The Mobile Revolution and Its Trailblazer

Ryan is a member of The Motley Fool Blog Network -- entries represent the personal opinion of the blogger and are not formally edited.

A SWOT analysis is a look at a company’s strengths, weaknesses, opportunities, and threats, and is a tremendous way to gain a detailed and thorough perspective on a company and its future. As the 2012 year draws to a close, I would like to pinpoint on a trailblazer at the forefront of the mobile revolution, Qualcomm (NASDAQ: QCOM).

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  • Accelerated Revenue Growth: In 2007, Qualcomm reported revenue of $8.9 billion; in 2012, the company announced revenue of $19.1 billion, representing year over year annual growth of 16.50%, and this trend of growing revenues is highly anticipated to sustain into the future with projections placing 2015 revenue at $28.2 billion 

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  • Dividend: Currently Qualcomm pays out quarterly dividends of $0.25, which annualized puts the dividend as yielding 1.62%
  • Lack of Debt: In 2010, Qualcomm had upwards of $1 billion of debt on their balance sheets, however currently the company does not possess a cent of debt, a major upside to the business

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  • Institutional Vote of Confidence: 81% of shares outstanding are held by institutional investors, displaying the confidence some of the largest investors in the world have in the company and its future
  • Strong Margins: Currently Qualcomm possesses a net profit margin of 27.89%, displaying a company that is strong and profitable
  • Established and Diversified Nature: Qualcomm is valued at $104.99 billion, employs 26,600, and operates in countries all around the world, and with this established and diversified nature comes a level of security and predictability
  • Near Monopoly: Qualcomm’s chips are found in nearly all brands of mobile phones, tablets, smart grids, 3G and 4G networking equipment, and other devices, and thus nearly controls one of the fastest growing industries in the world


  • Massive Operating Expenses: Qualcomm is a major business, with thousands of employs, and it costs millions to run a business of such magnitude, however operating expenses  growth has nearly been outpacing earnings growth over the past years, an ominous sign

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  • Pricy Valuation: Qualcomm currently possesses a price to earnings ratio of 20.07, a price to book ratio of 3.14, and a price to sales ratio of 5.49, all of which point to a company that is slightly overvalued


  • Dividend Growth: Since implementing their dividend program in 2003, Qualcomm has consistently raised their payouts, and further dividend growth is highly anticipated

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  • Acquisitions: In November 2012, Qualcomm acquired certain assets of EPOS Development, and further acquisitions in the future could introduce new technologies to the company and fuel future growth
  • China: In 2009, revenues derived from China was reported to be nearly $3.2 billion, in 2011, revenue derived from China was nearly $8.0 billion; representing year over year annual growth of 58.11%, and this fast-growing market is likely to continue fueling Qualcomm’s overall growth into the future
  • Mobile Industry Growth: The world’s consumers are demanding devices that are mobile, however still possess the power of a computer, and the rise of smartphones and tablets has significantly benefited Qualcomm, and will continue to do so well into the future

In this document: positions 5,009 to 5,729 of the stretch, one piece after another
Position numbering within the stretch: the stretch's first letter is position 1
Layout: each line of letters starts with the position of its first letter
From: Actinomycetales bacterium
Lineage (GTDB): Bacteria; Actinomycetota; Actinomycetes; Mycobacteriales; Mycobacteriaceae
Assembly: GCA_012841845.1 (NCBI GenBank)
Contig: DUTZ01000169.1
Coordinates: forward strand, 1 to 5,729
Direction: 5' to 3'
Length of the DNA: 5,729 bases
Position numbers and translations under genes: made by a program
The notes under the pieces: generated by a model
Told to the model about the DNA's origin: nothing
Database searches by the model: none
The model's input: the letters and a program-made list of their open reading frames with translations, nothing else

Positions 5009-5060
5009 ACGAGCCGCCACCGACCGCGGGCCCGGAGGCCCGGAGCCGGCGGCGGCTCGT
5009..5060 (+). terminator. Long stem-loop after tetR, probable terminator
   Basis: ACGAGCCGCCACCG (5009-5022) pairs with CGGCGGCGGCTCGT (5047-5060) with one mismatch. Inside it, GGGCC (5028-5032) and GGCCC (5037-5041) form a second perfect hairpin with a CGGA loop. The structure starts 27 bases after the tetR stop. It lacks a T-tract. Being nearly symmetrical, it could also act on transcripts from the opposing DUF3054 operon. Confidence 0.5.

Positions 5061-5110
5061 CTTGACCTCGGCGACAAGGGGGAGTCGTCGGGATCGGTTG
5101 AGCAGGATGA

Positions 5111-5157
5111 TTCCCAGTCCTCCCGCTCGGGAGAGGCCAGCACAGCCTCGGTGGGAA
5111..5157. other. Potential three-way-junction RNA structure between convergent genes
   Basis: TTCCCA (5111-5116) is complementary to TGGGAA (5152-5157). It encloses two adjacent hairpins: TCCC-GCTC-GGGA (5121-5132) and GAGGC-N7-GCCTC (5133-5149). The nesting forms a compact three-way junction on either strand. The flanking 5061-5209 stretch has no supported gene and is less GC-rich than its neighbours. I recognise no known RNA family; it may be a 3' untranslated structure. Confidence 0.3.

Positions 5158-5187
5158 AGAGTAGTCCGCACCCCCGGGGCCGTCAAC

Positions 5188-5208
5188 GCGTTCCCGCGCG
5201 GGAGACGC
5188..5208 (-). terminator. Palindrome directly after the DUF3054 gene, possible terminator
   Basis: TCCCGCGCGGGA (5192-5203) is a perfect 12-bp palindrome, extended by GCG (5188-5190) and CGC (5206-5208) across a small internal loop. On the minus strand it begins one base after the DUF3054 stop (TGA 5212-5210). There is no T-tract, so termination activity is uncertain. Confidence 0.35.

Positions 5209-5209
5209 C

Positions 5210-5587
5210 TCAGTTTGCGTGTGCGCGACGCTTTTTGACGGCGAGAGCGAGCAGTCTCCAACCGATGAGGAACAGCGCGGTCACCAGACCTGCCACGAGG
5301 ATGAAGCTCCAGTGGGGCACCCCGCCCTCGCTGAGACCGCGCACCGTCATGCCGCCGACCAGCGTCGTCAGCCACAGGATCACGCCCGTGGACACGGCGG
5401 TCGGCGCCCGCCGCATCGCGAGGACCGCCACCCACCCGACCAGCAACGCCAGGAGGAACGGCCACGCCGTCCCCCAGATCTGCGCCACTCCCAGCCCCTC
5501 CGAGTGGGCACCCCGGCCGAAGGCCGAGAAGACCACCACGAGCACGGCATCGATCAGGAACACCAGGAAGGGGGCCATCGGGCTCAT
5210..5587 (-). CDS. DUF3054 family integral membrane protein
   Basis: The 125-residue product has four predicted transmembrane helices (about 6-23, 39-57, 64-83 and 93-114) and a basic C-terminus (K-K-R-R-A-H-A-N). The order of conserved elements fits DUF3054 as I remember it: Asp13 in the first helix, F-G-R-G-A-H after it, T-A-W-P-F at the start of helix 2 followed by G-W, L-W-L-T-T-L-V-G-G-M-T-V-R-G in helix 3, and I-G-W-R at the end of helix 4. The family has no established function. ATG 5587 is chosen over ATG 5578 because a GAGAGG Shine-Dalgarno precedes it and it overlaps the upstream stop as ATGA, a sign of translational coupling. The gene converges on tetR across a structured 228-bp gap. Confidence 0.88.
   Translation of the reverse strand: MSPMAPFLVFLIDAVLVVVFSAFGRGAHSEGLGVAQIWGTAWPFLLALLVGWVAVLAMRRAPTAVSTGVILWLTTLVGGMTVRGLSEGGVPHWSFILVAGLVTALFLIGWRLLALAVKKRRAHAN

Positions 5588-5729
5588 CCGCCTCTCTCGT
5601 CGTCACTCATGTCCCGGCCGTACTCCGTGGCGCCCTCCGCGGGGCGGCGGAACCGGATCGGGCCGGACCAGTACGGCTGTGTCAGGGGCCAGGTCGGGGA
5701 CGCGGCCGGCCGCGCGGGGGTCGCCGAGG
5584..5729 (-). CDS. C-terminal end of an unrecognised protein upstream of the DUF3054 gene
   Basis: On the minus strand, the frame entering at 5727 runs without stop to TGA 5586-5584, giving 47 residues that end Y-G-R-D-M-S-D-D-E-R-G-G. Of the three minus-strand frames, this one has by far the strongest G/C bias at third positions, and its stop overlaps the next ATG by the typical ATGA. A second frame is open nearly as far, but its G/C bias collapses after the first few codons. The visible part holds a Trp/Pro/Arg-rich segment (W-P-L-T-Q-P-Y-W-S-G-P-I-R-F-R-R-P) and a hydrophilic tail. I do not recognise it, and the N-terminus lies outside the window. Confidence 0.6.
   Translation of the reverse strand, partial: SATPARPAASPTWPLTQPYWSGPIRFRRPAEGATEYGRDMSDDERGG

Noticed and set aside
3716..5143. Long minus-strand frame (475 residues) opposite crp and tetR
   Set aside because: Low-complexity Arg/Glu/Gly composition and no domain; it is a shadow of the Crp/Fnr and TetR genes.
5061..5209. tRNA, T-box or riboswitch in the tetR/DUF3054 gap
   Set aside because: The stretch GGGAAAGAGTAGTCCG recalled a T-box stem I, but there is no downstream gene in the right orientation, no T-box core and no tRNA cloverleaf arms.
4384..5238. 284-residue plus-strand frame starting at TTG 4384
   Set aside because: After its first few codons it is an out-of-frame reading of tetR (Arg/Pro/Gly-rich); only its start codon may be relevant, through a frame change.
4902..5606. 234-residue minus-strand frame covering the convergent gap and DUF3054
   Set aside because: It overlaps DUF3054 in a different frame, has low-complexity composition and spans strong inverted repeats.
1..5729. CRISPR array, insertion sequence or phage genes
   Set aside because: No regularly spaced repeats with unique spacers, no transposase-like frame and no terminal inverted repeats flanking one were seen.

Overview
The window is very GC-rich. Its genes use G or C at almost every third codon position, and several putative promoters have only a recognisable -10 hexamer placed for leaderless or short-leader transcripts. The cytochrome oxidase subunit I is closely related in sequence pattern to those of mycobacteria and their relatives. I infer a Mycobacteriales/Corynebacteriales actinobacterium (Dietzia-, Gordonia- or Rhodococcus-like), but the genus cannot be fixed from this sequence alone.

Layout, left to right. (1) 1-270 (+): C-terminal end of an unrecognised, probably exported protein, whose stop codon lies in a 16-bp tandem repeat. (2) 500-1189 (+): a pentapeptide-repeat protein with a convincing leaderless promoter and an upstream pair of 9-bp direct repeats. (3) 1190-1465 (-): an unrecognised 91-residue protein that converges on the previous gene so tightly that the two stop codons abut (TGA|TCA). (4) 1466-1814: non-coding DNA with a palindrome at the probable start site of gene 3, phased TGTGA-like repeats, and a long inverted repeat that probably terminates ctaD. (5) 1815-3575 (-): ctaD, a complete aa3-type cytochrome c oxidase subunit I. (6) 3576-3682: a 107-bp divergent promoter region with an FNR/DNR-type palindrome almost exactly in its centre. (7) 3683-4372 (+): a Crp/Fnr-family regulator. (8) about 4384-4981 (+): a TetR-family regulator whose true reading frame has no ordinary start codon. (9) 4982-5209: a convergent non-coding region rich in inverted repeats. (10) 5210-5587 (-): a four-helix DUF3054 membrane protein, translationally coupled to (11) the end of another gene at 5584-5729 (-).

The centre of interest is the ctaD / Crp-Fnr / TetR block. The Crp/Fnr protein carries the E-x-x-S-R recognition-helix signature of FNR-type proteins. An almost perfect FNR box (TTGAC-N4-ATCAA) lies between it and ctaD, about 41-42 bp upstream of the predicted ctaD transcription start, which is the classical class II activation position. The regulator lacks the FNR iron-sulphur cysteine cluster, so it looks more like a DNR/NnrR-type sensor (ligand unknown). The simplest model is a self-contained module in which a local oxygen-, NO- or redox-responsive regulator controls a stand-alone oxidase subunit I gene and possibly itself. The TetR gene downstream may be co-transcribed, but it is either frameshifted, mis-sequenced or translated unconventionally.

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  • Competition: The semiconductor industry is a very competitive one, in which several major companies battle for a handful of major contracts, and this competition can lead to margin compression
  • Slowing Growth at Apple: Apple is one of Qualcomm’s largest partners, and provides a great deal of business to Qualcomm, and if growth was to slow at Apple as is widely expected, it could pose a threat to Qualcomm’s business
  • Slag in Consumer Spending: In an economic landscape riddled with such uncertainty and stagnation, consumer are less willing to spend substantial quantities of money on electronics that Qualcomm’s chips are in, threatening Qualcomm’s growth


 Major publically traded competitors of include Ericsson (NASDAQ: ERIC), Intel (NASDAQ: INTC), Broadcom (NASDAQ: BRCM), and Texas Instruments (NASDAQ: TXN). All of these companies operate in the semiconductor industry, and rival Qualcomm. Ericsson is valued at $33.25 billion, and pays out a dividend yielding 3.45%. Intel is valued at $102.26 billion, and pays out a dividend yielding 4.38%. Broadcom is valued at $18.61 billion and possesses a dividend yielding 1.21%. Finally, Texas Instruments is valued at $34.47 billion and pays out a dividend yielding 2.73%.

The Foolish Bottom Line:

All in all, Qualcomm is a tremendous company with explosive revenue growth which is at the forefront of a mobile revolution. While the company depends heavily on Apple, it also possesses dozens of other customers and possesses a large exposure to the rapidly expanding Chinese market. At the end of the day, at the moment the company may be slightly overpriced, however on any pullback Qualcomm is an outstanding addition to any long-term portfolio. 

makinmoney2424 has no positions in the stocks mentioned above. The Motley Fool owns shares of Intel and Qualcomm. Motley Fool newsletter services recommend Intel. Try any of our Foolish newsletter services free for 30 days. We Fools may not all hold the same opinions, but we all believe that considering a diverse range of insights makes us better investors. The Motley Fool has a disclosure policy. Is this post wrong? Click here. Think you can do better? Join us and write your own!

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